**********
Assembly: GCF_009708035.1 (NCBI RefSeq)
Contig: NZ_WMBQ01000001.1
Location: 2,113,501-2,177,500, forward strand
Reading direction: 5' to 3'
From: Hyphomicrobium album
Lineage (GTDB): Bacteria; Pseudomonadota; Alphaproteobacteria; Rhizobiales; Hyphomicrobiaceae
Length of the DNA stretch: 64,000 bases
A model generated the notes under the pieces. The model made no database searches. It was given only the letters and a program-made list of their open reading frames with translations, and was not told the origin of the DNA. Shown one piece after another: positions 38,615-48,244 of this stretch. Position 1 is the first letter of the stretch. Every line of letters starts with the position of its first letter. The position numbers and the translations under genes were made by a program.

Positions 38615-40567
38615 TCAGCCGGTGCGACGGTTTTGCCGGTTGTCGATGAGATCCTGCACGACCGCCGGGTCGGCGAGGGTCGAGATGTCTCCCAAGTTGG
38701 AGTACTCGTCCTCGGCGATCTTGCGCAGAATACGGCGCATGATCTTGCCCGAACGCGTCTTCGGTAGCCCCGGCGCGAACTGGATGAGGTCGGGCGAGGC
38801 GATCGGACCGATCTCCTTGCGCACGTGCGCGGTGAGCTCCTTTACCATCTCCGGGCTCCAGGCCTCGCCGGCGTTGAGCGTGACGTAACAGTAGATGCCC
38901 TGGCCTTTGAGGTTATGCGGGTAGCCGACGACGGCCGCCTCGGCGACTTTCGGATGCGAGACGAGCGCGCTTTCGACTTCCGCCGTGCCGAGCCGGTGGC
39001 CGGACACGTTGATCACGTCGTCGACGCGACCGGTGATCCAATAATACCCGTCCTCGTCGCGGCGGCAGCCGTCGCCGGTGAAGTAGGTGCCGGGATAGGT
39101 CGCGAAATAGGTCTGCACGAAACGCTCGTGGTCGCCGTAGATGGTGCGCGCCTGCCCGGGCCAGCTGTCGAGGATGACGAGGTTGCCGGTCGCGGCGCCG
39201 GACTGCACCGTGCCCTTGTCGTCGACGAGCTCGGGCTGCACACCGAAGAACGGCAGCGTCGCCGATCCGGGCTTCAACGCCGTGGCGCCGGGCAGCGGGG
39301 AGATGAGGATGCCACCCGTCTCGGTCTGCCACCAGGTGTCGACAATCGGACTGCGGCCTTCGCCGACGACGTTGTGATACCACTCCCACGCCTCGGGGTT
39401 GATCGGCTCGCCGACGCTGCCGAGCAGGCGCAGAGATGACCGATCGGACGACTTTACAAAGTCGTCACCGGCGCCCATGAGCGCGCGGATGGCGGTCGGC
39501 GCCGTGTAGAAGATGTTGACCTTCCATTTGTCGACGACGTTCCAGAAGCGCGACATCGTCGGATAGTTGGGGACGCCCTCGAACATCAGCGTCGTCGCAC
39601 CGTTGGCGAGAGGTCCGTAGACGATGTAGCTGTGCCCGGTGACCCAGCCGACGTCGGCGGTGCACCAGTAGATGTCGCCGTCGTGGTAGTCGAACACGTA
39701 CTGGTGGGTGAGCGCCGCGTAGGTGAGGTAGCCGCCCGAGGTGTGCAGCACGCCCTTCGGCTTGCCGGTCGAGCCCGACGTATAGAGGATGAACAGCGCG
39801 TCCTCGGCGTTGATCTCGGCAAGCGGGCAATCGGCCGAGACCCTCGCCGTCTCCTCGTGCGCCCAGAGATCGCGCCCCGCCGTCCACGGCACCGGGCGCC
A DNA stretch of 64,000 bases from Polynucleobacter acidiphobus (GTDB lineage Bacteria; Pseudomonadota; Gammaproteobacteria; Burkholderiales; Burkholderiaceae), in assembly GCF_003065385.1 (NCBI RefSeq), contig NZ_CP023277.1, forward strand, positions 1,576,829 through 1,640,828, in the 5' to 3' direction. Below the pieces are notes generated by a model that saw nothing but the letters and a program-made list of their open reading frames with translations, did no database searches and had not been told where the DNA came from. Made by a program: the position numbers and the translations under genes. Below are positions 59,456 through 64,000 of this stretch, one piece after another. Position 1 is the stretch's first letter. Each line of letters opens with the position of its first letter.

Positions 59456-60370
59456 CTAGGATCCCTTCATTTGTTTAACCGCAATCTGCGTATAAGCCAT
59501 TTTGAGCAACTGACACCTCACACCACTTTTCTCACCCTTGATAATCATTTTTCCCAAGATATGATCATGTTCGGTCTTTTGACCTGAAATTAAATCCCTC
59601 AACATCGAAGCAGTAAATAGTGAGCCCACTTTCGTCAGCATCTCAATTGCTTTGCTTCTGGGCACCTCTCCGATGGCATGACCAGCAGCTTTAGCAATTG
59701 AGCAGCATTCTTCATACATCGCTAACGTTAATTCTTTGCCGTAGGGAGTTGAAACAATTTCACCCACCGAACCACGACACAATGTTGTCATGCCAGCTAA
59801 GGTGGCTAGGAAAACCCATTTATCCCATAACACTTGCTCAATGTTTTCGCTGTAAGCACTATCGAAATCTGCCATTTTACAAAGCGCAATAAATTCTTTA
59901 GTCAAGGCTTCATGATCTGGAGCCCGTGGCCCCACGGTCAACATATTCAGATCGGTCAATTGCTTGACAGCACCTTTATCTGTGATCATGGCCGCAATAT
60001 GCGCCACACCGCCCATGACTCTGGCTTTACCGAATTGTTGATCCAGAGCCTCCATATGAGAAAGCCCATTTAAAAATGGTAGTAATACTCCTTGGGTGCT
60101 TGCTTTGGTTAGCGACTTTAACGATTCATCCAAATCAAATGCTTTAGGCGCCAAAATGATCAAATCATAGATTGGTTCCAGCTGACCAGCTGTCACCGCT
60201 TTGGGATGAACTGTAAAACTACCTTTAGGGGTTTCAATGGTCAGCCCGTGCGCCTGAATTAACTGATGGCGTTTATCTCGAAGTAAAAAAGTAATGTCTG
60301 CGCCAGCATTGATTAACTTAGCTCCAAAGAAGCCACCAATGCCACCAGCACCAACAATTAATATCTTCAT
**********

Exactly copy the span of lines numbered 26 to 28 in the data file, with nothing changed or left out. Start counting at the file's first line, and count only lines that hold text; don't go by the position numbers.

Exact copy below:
59501 TTTGAGCAACTGACACCTCACACCACTTTTCTCACCCTTGATAATCATTTTTCCCAAGATATGATCATGTTCGGTCTTTTGACCTGAAATTAAATCCCTC
59601 AACATCGAAGCAGTAAATAGTGAGCCCACTTTCGTCAGCATCTCAATTGCTTTGCTTCTGGGCACCTCTCCGATGGCATGACCAGCAGCTTTAGCAATTG
59701 AGCAGCATTCTTCATACATCGCTAACGTTAATTCTTTGCCGTAGGGAGTTGAAACAATTTCACCCACCGAACCACGACACAATGTTGTCATGCCAGCTAA